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I am currently designing an user-interface in meteor with several text inputs whose contents are saved to session variables upon change (keyup event). Due to the preserve-inputs package, those input boxes are not re-rendered while they are in focus.

I have now tried to disable these input boxes by default and make them editable on double click (which might be a bad choice, but it is the simplest for the problem at hand and is sufficient for a first draft - maybe I'll ask over at UX later). However, when initially disabled, the input box is not preserved and re-rendered upon entry of a single character, disabling it again.

While it usually would not make sense to preserve a non-editable element from being re-rendered, I could not find anything in the code which would discriminate against the disabled state. So where is it, and how can I circumvent this? (I could, of course, set a disabled session variable on double-click/blur and re-render the input box in enabled state, but this seems overly complicated to me).

The following code (note that it is purely client-side JavaScript) reproduces this problem. It also renders a second input box which is never disabled, but is also only accessible after double-clicking. This works as intended without re-rendering. A live demo is deployed to http://preserve-disabled-inputs.meteor.com/.


  {{> body}}

<template name="body">
  <p>Double-click to enter text</p>
  {{> input f}}
  {{> input t}}

<template name="input">
  <div style="position: relative; width: 400px;">
    <input id="{{id}}" class="input" type="text" value="{{value}}" style="width: 100%;" {{disabled}}/>
    <!-- events on disabled inputs are not triggered -->
    <!-- overlay with transparent div to catch clicks -->
    <div class="catch" style="position: absolute; left: 0; top: 0; right: 0; bottom: 0;" />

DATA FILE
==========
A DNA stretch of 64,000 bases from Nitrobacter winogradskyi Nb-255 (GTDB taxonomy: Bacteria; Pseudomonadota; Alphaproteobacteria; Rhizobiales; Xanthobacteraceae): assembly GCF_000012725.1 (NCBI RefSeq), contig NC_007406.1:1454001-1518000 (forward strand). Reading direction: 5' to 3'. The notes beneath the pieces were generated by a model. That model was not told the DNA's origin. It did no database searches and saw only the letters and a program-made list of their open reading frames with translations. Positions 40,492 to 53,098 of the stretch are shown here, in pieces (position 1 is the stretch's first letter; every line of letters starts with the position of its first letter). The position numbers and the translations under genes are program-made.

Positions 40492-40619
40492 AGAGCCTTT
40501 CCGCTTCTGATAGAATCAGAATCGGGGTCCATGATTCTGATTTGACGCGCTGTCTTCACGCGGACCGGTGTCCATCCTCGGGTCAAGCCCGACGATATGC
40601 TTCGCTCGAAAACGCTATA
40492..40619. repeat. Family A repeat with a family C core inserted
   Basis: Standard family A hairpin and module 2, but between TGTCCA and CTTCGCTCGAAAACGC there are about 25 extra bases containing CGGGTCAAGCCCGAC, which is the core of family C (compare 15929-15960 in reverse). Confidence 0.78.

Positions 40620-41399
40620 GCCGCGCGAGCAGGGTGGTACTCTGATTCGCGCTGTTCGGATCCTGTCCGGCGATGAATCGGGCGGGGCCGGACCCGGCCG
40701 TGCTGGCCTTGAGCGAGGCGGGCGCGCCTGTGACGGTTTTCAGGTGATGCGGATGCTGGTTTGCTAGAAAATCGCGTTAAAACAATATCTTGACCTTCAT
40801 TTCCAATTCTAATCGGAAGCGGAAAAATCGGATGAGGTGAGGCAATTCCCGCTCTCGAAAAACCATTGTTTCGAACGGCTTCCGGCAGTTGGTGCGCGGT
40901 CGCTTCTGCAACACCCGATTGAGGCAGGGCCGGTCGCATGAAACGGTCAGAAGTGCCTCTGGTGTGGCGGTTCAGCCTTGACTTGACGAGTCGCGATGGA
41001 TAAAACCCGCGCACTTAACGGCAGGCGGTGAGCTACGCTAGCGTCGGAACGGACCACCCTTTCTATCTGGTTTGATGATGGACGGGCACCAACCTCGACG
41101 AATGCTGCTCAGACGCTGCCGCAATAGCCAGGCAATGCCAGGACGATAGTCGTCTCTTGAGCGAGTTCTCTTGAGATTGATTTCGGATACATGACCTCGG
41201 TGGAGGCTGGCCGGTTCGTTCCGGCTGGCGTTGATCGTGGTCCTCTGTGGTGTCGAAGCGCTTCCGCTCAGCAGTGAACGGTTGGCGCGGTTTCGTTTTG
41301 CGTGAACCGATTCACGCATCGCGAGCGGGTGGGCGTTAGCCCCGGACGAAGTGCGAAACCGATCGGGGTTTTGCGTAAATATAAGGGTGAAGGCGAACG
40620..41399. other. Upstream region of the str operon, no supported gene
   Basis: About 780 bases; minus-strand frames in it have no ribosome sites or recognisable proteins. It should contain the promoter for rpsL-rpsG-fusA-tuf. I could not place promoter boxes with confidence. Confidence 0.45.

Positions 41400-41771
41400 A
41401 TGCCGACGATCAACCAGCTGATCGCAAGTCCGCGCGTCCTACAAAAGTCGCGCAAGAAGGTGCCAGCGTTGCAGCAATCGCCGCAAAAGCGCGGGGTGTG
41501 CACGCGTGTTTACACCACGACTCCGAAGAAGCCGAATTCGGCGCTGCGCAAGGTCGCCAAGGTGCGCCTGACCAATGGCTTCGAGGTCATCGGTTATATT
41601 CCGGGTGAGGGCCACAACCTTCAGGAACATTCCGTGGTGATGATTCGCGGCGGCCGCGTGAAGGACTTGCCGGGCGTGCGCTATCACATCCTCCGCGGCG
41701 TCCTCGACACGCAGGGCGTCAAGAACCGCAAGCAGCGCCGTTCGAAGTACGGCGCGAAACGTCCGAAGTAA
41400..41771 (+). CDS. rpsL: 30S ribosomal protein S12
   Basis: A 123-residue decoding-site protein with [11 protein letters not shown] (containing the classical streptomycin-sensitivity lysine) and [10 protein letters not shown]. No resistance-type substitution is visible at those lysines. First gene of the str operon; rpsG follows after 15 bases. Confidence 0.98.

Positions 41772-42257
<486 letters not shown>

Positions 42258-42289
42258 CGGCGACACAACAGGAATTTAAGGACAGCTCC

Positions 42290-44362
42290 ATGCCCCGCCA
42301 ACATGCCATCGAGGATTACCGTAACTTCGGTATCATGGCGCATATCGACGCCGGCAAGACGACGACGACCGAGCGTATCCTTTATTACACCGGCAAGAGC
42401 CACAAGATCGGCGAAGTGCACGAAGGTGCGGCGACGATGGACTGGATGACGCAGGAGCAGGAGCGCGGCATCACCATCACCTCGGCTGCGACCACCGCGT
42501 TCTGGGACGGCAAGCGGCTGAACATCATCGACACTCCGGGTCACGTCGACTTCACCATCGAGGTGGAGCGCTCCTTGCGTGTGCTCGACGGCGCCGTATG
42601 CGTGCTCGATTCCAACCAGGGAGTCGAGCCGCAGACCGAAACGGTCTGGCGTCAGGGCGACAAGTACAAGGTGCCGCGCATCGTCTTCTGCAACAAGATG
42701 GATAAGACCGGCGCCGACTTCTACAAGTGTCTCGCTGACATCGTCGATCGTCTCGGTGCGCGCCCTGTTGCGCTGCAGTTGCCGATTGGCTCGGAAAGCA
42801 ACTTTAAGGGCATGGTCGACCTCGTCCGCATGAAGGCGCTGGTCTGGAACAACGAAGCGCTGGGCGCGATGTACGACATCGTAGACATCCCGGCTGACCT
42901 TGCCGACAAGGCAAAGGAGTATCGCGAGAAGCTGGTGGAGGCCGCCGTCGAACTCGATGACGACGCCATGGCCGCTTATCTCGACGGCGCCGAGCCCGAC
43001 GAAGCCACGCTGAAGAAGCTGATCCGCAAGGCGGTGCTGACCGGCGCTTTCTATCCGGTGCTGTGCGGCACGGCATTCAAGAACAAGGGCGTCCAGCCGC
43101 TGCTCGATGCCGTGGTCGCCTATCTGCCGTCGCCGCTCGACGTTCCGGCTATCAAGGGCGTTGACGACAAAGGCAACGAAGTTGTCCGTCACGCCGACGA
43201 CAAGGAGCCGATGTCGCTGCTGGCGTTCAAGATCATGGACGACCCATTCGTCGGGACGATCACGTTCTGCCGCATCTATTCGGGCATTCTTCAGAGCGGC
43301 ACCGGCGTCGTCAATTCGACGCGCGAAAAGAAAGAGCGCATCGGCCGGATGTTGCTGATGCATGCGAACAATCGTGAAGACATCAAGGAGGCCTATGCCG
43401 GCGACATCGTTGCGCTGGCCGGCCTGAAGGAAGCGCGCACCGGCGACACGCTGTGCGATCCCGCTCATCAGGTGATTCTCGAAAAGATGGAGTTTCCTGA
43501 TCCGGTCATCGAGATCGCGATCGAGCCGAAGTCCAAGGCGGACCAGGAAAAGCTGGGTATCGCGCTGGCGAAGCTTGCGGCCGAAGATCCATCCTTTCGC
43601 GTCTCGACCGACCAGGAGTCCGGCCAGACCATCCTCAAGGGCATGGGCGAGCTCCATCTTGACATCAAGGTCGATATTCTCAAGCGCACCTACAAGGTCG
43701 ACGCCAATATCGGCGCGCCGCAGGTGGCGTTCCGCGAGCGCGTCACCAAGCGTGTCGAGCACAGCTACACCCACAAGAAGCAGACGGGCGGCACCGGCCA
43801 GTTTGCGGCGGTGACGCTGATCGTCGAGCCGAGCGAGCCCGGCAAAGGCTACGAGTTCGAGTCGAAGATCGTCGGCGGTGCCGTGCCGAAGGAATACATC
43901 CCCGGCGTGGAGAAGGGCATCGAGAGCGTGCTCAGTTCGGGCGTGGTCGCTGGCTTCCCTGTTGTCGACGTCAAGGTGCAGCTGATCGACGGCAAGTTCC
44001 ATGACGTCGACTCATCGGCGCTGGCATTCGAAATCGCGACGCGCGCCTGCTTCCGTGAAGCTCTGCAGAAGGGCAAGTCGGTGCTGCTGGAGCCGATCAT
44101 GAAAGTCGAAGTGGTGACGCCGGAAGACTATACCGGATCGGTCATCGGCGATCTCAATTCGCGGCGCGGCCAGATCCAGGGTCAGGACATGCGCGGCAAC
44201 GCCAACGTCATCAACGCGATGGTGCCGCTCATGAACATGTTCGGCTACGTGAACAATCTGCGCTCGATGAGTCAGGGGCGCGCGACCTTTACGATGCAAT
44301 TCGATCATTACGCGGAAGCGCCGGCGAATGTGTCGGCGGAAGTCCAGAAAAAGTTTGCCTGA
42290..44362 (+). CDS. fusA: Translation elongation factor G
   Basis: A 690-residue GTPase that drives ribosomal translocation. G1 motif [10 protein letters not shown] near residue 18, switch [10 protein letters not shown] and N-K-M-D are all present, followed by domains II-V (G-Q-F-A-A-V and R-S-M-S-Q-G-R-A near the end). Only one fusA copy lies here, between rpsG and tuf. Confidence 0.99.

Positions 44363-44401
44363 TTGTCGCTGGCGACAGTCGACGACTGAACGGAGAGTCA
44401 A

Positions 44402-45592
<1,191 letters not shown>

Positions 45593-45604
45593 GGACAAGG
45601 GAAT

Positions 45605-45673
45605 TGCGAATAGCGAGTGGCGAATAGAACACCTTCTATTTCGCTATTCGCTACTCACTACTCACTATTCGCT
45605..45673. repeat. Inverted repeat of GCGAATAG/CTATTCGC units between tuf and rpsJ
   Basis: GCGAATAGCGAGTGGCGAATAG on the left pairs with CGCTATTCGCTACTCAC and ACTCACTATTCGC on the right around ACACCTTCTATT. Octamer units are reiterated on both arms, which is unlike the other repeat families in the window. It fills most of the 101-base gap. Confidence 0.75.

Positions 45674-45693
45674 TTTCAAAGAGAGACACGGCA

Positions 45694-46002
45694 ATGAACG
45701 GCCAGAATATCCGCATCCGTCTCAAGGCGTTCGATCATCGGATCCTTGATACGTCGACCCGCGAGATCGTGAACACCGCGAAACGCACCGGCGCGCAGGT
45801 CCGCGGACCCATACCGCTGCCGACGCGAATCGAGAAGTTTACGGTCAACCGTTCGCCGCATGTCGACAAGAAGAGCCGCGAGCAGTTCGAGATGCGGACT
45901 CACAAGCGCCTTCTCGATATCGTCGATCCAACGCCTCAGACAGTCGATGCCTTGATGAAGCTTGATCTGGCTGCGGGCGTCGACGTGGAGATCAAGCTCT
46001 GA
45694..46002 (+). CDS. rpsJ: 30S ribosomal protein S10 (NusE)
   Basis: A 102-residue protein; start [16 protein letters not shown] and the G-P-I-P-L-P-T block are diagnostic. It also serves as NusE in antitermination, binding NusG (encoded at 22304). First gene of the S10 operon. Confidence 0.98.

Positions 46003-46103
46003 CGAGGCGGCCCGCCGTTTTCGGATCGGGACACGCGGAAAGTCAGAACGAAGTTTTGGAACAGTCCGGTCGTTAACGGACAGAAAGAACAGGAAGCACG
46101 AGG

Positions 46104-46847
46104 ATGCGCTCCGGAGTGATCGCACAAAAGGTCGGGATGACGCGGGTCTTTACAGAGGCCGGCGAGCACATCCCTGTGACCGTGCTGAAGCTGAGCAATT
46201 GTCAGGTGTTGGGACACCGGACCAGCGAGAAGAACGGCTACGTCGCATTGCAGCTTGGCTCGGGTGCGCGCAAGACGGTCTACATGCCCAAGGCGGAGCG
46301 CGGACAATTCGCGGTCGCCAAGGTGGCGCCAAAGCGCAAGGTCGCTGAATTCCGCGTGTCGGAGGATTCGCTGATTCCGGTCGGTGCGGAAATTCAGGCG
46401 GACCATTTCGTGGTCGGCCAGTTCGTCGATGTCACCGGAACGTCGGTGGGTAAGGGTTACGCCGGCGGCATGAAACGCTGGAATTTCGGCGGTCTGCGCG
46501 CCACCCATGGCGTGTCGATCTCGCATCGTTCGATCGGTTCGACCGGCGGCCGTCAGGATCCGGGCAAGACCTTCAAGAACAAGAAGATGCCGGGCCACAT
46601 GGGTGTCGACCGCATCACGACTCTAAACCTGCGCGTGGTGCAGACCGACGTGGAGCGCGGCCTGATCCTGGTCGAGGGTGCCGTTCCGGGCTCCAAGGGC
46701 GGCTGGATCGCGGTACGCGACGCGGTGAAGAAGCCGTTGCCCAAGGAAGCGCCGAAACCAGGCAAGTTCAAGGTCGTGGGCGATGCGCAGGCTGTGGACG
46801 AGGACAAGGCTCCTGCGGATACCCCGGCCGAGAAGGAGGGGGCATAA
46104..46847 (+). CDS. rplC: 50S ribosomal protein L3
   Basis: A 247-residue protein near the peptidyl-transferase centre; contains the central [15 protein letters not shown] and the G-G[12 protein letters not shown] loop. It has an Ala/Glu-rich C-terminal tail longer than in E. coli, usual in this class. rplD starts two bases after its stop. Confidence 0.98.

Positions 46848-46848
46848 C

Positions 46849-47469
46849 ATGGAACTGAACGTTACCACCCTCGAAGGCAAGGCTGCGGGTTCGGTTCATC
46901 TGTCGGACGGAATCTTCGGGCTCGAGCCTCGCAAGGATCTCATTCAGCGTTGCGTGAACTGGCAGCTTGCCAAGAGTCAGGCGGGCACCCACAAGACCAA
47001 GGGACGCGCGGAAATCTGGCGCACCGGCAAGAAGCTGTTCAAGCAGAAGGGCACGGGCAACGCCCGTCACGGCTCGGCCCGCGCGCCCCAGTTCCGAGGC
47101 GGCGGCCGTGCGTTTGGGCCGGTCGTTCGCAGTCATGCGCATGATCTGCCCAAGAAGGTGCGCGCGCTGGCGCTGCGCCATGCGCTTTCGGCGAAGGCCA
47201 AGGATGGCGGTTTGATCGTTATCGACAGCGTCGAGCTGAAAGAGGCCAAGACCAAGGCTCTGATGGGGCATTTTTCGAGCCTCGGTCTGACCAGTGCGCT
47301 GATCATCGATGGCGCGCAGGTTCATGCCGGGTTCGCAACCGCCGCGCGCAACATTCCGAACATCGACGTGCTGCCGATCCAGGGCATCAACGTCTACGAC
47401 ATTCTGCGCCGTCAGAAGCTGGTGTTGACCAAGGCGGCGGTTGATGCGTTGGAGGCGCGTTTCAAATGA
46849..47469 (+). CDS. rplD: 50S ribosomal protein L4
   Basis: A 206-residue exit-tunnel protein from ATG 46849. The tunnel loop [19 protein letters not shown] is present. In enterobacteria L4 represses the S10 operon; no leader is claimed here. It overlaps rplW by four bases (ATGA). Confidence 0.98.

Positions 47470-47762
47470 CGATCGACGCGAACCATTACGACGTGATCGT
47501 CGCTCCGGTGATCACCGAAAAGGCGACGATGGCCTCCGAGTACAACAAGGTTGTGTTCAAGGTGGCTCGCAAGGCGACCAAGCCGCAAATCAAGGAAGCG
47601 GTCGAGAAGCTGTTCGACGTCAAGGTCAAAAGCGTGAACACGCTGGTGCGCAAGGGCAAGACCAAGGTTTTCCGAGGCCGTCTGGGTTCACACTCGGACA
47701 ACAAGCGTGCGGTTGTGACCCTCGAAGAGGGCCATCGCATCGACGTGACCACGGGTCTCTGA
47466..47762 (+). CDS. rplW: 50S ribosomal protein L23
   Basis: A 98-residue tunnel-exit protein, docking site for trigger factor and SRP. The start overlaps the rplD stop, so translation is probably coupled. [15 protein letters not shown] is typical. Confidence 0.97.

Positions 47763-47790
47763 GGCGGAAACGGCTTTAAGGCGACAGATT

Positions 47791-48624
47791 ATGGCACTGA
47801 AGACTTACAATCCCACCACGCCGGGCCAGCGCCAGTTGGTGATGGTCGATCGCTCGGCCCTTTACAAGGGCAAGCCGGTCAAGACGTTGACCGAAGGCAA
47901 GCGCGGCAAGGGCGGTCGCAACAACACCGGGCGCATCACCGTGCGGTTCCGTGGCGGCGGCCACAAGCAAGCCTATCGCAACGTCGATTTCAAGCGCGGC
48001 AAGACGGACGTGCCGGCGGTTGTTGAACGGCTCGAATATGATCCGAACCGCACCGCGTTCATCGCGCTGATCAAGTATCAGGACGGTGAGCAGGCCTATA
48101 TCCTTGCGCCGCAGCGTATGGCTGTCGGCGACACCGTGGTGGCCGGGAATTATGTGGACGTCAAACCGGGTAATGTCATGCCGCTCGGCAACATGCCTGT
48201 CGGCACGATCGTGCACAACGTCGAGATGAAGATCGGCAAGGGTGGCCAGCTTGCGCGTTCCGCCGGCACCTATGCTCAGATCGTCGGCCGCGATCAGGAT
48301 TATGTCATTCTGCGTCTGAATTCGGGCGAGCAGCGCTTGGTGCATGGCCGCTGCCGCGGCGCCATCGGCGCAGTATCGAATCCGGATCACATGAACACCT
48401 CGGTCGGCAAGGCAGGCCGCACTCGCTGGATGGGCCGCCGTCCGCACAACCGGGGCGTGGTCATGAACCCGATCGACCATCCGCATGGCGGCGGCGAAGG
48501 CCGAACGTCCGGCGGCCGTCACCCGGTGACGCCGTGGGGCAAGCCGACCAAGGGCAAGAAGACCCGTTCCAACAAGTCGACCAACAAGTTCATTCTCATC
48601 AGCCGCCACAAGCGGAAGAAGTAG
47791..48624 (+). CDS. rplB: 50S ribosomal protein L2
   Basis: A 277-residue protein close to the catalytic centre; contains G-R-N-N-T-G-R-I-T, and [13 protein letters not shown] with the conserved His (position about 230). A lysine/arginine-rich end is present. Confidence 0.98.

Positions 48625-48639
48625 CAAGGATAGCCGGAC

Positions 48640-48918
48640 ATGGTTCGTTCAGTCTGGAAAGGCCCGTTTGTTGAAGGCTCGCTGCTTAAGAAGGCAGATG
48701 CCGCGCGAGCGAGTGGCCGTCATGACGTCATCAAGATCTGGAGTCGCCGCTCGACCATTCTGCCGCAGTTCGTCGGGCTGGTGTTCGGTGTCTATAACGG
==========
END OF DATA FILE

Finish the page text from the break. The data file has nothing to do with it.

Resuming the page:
if (Meteor.isClient) {
  // Setup for the example
  Session.setDefault('valuefalse', 'This one is preserved and can be edited without problems');
  Session.setDefault('valuetrue', 'This one is not preserved and loses focus on edit');

  Template.body.t = function() {
    return { disabled: true };

  Template.body.f = function() {
    return { disabled: false };

  Template.input.disabled = function() {
    return this.disabled ? 'disabled="disabled" ' : '';

  Template.input.id = function() {
    return this.disabled ? 'd' : 'e';

  Template.input.value = function() {
    return Session.get('value' + this.disabled);

  // Here goes ...
    'dblclick div.catch': function (evt) {
      var input = $('input.input', evt.target.parentNode);
      // Enable text box
      // Don't render the div so the input box becomes accessible
      evt.target.style.display = 'none';
    'keyup input.input': function (evt) {
      Session.set('value' + this.disabled, evt.target.value);
    'blur input.input': function(evt) {
      // Re-render the catcher div
      $('div.catch', evt.target.parentNode).css('display', '');
      // Disable text box, if appliccable
      if (this.disabled) evt.target.disabled = 'disabled';
share|improve this question
What is achieved by setting the input to be disabled in the first place? Especially if it’s editable on double-click. Maybe rather than adding the disabled="disabled" attribute you could just add class="appear-disabled" and style it to look disabled, and then on double-click it toggles between appearing disabled and appearing active. –  Geoffrey Booth Mar 15 '13 at 0:16
@GeoffreyBooth I guess I would have done something like this anyway; this was only a quick draft. Nonetheless, I'm curious why it behaves like this, even if it won't break the app. But, oh well. –  Taral Mar 15 '13 at 20:49

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